• What is online global collaboration and why is it important?
  • Online global collaboration - affordances and inhibitors
  • Teacher education - implications
The co-author of the 10-page paper accepted by ASCILITE is one of my PhD supervisors, Dr Petrea Redmond. She is an Associate Professor at the University of Southern Queensland with a focus on educational technology - and a real dynamo!

Meanwhile my PhD has taken a back step with everything else that is going on - but I do have a supervisor's meeting in Toowoomba next week so better get moving on some work before then. 

Listening to soft rain punctuated by shrill calls from the pair of Eastern Whip Birds that have taken up residence in our garden recently. I think they might be nesting. That link has an audio recording showing the male call with the female 'choo-choo' response. This video is a polished artefact sharing mainly the male call.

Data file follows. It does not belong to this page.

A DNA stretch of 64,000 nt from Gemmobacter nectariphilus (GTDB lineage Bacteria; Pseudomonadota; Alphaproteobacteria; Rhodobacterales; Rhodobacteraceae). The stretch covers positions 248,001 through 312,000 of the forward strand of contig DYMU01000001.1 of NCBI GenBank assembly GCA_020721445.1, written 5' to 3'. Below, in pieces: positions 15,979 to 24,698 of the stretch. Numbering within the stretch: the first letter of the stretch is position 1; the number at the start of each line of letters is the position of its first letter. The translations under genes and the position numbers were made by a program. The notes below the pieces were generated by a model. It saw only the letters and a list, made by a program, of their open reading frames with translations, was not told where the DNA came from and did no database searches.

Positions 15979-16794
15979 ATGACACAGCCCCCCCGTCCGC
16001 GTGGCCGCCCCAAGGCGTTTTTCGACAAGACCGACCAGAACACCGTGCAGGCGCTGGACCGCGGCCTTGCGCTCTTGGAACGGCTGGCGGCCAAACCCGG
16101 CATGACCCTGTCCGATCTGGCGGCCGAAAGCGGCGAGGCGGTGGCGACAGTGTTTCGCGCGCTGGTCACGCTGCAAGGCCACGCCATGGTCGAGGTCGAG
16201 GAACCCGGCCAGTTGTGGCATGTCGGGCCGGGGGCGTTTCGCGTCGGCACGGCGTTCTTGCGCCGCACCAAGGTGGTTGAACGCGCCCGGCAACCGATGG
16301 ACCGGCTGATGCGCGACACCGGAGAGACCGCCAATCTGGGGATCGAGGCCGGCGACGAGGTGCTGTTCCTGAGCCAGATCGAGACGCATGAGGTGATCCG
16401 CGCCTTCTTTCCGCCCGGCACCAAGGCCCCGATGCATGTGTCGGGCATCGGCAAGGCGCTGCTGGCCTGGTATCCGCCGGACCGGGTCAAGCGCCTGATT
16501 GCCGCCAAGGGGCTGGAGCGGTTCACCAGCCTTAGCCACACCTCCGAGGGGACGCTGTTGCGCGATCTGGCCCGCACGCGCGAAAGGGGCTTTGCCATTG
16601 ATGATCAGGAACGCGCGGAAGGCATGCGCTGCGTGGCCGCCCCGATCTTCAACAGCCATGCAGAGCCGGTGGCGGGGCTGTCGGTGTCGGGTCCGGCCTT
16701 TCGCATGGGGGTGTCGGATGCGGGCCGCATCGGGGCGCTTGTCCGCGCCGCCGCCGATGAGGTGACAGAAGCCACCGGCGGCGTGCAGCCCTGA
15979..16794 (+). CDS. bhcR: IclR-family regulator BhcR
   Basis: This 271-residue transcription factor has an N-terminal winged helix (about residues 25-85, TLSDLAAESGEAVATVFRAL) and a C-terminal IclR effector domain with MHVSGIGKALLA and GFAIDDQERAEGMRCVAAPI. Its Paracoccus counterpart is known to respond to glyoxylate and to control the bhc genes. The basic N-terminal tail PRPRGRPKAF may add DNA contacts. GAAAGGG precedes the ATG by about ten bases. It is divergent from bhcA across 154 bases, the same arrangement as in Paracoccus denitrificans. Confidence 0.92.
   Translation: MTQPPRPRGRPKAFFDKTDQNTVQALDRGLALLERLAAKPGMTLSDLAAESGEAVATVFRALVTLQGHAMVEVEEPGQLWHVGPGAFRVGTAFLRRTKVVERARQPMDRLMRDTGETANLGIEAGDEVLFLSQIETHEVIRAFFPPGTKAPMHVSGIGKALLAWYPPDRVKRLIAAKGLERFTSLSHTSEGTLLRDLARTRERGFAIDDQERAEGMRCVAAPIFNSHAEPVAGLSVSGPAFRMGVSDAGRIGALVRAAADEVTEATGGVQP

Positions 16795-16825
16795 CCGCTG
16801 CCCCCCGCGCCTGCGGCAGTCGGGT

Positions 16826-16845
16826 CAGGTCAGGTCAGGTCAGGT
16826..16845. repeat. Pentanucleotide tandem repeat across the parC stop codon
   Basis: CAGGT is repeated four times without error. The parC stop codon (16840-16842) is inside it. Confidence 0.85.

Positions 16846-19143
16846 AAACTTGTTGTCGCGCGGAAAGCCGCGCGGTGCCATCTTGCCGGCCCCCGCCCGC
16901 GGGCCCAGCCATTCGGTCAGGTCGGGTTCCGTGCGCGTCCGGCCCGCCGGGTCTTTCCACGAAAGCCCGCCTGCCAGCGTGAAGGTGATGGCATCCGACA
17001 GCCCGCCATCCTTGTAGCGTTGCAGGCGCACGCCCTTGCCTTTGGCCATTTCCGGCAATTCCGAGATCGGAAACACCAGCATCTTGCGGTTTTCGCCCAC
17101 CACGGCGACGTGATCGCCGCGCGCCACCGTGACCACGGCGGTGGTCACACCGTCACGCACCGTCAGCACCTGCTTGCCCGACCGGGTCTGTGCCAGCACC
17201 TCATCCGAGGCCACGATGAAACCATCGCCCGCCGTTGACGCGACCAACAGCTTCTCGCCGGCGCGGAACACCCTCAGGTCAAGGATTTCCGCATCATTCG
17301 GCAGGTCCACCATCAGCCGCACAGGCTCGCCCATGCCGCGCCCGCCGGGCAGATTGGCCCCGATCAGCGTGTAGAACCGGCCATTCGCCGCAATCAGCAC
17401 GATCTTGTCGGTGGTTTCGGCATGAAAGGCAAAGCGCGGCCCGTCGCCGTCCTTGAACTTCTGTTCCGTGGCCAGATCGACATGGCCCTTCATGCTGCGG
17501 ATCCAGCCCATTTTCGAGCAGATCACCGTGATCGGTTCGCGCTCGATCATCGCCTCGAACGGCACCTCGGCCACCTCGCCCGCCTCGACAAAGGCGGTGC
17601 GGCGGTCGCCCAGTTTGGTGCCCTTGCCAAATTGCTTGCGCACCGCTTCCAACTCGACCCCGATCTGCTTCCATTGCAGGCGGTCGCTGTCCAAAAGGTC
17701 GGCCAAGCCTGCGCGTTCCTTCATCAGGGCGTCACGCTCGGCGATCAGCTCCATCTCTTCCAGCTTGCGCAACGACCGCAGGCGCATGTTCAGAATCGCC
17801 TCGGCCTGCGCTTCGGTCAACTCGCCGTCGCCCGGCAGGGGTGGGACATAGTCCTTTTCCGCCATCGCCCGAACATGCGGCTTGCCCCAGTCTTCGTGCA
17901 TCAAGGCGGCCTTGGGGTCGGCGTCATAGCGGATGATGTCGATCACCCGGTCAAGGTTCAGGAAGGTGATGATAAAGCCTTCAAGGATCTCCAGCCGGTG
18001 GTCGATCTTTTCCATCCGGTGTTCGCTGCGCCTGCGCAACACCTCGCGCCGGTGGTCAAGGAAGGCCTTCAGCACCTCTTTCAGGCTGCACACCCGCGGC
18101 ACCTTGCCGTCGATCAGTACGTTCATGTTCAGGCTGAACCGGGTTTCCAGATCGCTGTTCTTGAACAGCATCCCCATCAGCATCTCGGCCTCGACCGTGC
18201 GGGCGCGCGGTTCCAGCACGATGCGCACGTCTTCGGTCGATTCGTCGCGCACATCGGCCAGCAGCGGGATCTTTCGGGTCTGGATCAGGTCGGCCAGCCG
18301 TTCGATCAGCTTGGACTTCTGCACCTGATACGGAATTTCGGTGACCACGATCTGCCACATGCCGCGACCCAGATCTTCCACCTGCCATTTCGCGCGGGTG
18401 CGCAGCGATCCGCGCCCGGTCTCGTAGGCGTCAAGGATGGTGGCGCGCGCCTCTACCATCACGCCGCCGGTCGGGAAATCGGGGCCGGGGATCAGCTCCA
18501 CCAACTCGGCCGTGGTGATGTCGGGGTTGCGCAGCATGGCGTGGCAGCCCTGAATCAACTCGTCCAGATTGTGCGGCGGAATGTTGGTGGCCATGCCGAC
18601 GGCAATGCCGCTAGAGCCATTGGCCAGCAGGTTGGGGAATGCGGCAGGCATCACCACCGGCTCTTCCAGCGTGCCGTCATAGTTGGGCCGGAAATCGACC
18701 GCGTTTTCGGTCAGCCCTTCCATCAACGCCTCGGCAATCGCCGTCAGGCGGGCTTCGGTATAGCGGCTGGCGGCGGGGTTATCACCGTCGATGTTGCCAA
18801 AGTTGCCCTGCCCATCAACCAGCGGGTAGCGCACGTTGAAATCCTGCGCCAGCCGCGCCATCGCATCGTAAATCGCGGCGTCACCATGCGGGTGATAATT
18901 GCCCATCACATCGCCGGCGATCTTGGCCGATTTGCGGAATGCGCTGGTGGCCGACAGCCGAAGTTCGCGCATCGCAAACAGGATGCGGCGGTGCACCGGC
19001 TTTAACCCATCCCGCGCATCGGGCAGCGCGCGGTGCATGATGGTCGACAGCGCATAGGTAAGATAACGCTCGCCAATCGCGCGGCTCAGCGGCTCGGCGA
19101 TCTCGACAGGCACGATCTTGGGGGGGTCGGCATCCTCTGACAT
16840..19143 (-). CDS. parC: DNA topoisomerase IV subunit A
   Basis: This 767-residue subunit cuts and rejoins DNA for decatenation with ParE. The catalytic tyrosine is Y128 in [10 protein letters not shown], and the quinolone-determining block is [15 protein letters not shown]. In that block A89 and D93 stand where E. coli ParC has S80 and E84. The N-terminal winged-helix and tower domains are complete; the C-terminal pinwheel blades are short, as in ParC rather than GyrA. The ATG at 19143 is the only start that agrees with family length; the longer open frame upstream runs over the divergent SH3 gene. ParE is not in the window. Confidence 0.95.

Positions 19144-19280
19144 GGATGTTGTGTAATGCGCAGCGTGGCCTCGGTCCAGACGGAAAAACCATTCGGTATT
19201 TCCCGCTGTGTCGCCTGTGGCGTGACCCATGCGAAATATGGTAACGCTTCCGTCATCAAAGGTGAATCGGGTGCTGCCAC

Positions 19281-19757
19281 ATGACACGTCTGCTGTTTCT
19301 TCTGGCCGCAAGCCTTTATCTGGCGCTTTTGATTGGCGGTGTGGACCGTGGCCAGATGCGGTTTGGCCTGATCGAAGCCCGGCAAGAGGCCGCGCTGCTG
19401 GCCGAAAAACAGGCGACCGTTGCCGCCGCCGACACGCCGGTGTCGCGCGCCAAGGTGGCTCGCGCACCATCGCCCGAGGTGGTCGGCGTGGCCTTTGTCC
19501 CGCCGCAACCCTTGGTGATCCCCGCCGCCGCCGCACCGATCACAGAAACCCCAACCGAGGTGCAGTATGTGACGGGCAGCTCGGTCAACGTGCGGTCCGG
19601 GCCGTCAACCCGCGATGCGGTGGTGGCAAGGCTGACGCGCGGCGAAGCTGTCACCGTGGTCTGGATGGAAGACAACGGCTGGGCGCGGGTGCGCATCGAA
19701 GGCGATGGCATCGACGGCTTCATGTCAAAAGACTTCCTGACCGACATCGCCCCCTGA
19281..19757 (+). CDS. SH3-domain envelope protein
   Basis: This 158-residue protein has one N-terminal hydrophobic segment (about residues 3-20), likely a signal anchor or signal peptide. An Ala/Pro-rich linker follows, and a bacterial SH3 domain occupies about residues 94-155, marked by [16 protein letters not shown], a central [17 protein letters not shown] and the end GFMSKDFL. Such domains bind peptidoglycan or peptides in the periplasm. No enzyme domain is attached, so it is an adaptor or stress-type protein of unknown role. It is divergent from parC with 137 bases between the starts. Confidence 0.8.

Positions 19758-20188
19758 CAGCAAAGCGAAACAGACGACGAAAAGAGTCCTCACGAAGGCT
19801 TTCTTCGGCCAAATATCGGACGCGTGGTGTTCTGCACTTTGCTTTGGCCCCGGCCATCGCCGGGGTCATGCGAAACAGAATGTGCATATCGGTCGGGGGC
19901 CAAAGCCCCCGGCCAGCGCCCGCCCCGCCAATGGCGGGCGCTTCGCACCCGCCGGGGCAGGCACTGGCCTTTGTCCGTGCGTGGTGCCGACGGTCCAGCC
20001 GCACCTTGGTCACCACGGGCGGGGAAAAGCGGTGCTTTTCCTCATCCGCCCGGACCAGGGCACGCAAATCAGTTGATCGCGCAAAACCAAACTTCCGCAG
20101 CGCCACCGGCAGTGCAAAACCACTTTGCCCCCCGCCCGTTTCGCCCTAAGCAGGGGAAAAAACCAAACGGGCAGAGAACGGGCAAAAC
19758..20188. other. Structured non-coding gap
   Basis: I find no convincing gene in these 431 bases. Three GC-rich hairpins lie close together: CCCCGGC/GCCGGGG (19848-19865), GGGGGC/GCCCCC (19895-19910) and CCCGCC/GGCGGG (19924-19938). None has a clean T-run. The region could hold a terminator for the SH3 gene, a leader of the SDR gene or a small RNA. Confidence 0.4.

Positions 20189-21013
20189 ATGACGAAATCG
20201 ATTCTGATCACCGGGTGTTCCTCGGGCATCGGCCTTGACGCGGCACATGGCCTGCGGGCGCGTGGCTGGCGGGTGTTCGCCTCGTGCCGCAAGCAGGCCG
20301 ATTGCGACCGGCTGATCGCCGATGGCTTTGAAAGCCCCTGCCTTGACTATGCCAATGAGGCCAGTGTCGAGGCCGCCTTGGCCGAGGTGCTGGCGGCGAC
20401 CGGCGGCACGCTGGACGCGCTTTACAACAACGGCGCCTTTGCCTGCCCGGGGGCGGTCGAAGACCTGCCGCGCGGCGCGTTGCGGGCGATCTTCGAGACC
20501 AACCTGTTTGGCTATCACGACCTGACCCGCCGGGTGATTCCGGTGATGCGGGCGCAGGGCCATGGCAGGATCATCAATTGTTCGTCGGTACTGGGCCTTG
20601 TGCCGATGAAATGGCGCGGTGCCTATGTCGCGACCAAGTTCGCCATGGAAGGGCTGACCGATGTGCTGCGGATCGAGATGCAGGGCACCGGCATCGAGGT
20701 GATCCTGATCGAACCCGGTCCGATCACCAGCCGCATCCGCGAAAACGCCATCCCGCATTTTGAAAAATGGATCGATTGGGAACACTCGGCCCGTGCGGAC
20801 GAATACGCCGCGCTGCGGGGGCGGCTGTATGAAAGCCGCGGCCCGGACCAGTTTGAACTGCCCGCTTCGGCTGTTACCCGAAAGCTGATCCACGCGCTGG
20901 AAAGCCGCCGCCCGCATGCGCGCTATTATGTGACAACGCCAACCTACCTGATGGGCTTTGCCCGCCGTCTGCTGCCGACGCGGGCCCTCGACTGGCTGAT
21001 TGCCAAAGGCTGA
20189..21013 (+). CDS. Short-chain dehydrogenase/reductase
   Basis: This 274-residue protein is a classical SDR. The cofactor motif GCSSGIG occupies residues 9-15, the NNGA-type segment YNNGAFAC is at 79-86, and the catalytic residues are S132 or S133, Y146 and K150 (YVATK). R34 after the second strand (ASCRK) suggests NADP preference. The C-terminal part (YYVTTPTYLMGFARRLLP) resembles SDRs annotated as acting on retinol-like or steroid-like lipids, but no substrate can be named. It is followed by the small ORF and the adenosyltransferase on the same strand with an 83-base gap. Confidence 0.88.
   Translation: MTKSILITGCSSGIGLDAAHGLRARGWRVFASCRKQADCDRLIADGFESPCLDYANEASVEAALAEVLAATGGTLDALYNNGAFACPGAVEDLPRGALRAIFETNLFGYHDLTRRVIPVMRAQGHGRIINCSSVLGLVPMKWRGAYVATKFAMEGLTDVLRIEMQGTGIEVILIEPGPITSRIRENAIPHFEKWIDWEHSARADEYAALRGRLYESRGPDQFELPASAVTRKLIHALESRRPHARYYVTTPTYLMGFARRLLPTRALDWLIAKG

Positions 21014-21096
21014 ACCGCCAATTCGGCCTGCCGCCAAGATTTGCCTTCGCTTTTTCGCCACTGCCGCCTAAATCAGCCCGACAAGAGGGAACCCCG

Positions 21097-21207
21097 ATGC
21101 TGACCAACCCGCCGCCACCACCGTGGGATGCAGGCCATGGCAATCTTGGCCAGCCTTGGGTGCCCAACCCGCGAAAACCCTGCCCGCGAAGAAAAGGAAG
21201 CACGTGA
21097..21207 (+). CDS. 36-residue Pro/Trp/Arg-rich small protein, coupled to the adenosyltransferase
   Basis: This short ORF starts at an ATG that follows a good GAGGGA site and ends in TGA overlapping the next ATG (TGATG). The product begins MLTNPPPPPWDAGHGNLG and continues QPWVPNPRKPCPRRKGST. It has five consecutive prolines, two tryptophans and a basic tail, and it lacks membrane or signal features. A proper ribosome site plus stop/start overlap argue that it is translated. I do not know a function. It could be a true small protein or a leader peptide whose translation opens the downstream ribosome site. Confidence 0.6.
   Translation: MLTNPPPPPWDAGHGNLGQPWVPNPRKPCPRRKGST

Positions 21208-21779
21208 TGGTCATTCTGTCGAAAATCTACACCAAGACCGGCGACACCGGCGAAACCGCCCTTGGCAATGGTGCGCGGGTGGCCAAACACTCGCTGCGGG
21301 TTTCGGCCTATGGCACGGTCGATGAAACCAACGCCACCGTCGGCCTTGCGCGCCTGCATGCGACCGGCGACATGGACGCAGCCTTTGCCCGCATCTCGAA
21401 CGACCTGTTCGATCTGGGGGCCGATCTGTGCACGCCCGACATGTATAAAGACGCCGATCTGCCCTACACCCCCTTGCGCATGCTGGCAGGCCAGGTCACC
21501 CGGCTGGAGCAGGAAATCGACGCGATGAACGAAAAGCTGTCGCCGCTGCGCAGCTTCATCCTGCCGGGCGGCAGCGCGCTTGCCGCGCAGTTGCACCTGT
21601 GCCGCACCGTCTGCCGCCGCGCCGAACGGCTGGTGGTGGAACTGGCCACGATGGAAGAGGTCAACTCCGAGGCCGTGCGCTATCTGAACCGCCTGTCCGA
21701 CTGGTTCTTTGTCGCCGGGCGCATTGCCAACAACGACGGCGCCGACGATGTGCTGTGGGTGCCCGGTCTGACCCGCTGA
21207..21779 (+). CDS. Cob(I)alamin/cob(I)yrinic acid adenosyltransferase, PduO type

Back to the real world.....see you next Tuesday, or one not long after that!

Julie Lindsay
PhD student......surviving in the wild.

Thursday, November 23, 2017

Case Study 4.6: Leadership for Global Learning - Judy O'Connell

The Global Educator - Case Study 4.6

Leadership for Global Learning: A Reflection on Higher Education Experiences in Australia

Judy O'Connell